Attempts to justify the special moral status of human beings over other animals face a well-known objection: the challenge of marginal cases. If we attempt to ground this special status in the unique rationality of humans, then it becomes difficult to see why nonrational humans should be treated any differently than other, nonhuman animals. We respond to this challenge by turning to the social contract tradition. In particular, we identify an important role for the concept of recognition in attempts to (...)
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  8. added 2015-10-25
    Inequity/Iniquity: Card on Balancing Injustice and Evil.Adam Morton - 2004 - Hypatia 19 (4):199-203.
    Card argues that we should not give injustice priority over evil. I agree. But I think Card sets us up for some difficult balancings, for example of small evils against middle sized injustices. I suggest some ways of staying off the tightrope.
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  9. added 2012-09-10
    In Defence of Cosmopolitanism.Carl Knight - 2011 - Theoria: A Journal of Social and Political Theory 58 (129):19-34.
    David Miller has objected to the cosmopolitan argument that it is arbitrary and hence unfair to treat individuals differently on account of things for which they are not responsible. Such a view seems to require, implausibly, that individuals be treated identically even where (unchosen) needs differ. The objection is, however, inapplicable where the focus of cosmopolitan concern is arbitrary disadvantage rather than arbitrary treatment. This 'unfair disadvantage argument' supports a form of global luck egalitarianism. Miller also objects that cosmopolitanism is (...)
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  10. added 2012-03-06
    Justice, Legitimacy, and (Normative) Authority for Political Realists.Enzo Rossi - 2012 - Critical Review of International Social and Political Philosophy 15 (2):149-164.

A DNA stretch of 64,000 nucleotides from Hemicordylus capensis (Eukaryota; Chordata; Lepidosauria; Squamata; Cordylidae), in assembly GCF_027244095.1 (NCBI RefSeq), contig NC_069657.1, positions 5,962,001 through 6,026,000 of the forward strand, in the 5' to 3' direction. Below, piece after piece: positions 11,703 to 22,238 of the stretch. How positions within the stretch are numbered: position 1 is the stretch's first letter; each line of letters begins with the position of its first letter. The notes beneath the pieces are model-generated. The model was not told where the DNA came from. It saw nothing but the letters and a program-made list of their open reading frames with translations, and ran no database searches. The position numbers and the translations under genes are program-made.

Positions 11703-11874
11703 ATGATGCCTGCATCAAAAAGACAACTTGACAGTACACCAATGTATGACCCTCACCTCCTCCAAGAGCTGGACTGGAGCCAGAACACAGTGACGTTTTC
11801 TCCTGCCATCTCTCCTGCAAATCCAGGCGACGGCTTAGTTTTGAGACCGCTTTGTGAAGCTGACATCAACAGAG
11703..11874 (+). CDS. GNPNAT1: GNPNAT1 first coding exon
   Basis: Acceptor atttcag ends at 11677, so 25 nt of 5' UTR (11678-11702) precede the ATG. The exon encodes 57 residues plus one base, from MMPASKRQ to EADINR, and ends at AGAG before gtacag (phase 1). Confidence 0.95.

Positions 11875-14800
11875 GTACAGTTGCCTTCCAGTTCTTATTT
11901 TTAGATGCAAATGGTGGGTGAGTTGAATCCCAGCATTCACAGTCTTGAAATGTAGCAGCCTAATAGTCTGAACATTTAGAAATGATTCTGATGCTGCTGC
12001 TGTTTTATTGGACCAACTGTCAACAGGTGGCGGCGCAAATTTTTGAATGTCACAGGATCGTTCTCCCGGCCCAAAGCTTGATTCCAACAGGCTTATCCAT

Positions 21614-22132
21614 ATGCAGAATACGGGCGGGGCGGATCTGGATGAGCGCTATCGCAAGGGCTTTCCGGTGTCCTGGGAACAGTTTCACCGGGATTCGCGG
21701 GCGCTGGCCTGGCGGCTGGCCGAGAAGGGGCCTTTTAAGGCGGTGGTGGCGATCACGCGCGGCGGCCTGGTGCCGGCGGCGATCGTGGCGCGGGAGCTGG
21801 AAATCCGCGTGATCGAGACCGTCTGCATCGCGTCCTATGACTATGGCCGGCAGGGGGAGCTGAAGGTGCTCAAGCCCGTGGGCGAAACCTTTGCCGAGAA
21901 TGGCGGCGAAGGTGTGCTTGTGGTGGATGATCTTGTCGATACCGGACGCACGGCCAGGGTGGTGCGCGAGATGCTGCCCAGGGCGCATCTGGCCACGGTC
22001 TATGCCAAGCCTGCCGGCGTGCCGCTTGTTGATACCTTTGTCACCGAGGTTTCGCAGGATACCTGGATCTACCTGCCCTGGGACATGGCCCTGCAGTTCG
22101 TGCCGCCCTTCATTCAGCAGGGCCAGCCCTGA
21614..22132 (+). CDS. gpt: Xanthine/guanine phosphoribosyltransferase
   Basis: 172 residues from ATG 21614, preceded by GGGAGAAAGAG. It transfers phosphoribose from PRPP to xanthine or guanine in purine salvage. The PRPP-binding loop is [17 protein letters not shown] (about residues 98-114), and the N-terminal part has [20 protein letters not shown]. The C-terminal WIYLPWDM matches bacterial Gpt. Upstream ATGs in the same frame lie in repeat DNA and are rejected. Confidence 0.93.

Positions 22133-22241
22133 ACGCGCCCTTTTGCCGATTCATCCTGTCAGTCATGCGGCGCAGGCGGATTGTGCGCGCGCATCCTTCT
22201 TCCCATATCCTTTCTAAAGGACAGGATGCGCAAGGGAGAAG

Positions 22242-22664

One of the main challenges faced by realists in political philosophy is that of offering an account of authority that is genuinely normative and yet does not consist of a moralistic application of general, abstract ethical principles to the practice of politics. Political moralists typically start by devising a conception of justice based on their pre-political moral commitments; authority would then be legitimate only if political power is exercised in accordance with justice. As an alternative to that dominant approach I (...)
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  11. added 2011-08-19
    On Practical Constructivism and Reasonableness.Thomas M. Besch - 2004 - Dissertation, University of Oxford
    The dissertation defends that the often-assumed link between constructivism and universalism builds on non-constructivist, perfectionist grounds. To this end, I argue that an exemplary form of universalist constructivism – i.e., O’Neill’s Kantian constructivism – can defend its universalist commitments against an influential particularist form of constructivism – i.e., political liberalism as advanced by Rawls, Macedo, and Larmore – only if it invokes a perfectionist view of the good. (En route, I show why political liberalism is a form of particularism and (...)
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  12. added 2011-06-17
    On Political Legitimacy, Reasonableness, and Perfectionism.Thomas M. Besch - 2013 - Public Reason 5 (1):58-74.
    The paper advances a non-orthodox reading of political liberalism’s view of political legitimacy, the view of public political justification that comes with it, and the idea of the reasonable at the heart of these views. Political liberalism entails that full discursive standing should be accorded only to people who are reasonable in a substantive sense. As the paper argues, this renders political liberalism dogmatic and exclusivist at the level of arguments for or against normative theories of justice. Against that background, (...)
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  13. added 2011-01-28
    Procedural Justice and Information in Conflict-Resolving Institutions.Kenneth M. Ehrenberg - 2003 - Albany Law Review 67:167-209.
    Notions of procedural justice alone are sufficient to support evidentiary exclusions in a wide variety of legal and law-like institutions that focus on conflict resolution, including courts. Special attention is paid to the relevance and need for exclusion of parties’ own assessments of the value of their claims.